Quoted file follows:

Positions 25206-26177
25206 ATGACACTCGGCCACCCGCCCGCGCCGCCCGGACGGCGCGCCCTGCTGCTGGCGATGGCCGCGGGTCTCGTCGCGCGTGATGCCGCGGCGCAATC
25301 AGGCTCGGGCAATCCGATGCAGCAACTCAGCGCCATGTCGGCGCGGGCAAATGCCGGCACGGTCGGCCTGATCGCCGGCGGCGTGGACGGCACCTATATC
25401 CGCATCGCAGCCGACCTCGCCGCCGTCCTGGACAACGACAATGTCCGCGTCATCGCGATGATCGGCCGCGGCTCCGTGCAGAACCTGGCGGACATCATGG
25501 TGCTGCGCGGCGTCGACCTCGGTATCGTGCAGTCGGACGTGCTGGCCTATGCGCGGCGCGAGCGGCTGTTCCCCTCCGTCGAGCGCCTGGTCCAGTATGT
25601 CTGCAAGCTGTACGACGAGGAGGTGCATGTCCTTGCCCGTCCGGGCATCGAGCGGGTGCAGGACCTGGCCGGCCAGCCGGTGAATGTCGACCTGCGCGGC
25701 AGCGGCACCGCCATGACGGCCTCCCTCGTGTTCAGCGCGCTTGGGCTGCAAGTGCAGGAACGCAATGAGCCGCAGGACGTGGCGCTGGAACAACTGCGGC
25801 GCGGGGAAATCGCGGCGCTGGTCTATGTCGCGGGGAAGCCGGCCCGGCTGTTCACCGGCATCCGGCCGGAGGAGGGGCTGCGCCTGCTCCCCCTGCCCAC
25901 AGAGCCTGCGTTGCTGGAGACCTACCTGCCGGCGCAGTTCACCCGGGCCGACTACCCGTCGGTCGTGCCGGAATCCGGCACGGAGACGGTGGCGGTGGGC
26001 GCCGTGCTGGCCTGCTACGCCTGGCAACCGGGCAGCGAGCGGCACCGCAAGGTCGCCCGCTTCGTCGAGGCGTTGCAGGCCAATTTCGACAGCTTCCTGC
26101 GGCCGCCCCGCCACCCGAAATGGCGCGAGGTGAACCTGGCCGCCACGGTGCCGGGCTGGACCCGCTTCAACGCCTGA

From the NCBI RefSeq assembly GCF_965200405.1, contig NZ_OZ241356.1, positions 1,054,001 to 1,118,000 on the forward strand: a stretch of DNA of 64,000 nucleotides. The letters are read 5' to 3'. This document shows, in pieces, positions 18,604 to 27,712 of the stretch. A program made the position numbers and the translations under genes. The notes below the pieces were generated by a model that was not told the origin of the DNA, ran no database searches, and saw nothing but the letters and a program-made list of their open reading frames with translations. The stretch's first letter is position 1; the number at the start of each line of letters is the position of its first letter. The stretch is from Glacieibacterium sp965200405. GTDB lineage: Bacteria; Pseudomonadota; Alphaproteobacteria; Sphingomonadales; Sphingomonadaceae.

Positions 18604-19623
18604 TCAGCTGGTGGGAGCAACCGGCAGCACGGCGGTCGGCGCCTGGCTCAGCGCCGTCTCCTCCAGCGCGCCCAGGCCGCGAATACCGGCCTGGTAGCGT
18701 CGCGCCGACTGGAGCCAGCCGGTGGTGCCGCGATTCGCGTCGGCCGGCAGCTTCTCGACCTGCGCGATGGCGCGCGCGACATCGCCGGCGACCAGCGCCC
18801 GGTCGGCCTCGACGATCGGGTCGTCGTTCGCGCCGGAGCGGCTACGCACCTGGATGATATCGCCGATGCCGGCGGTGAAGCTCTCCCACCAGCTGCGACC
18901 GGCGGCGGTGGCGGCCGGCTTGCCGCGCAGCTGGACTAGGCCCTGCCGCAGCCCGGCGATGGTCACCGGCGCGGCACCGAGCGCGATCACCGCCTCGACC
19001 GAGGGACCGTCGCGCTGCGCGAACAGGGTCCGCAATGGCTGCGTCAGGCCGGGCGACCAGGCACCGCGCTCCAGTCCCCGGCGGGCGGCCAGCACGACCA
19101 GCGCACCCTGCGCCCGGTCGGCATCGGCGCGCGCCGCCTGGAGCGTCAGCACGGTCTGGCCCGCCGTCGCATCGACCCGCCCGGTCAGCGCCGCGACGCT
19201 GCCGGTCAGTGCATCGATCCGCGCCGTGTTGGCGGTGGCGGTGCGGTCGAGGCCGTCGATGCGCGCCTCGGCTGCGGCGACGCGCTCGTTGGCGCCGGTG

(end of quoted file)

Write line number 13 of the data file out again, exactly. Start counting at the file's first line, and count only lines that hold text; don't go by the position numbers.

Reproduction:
Positions 18604-19623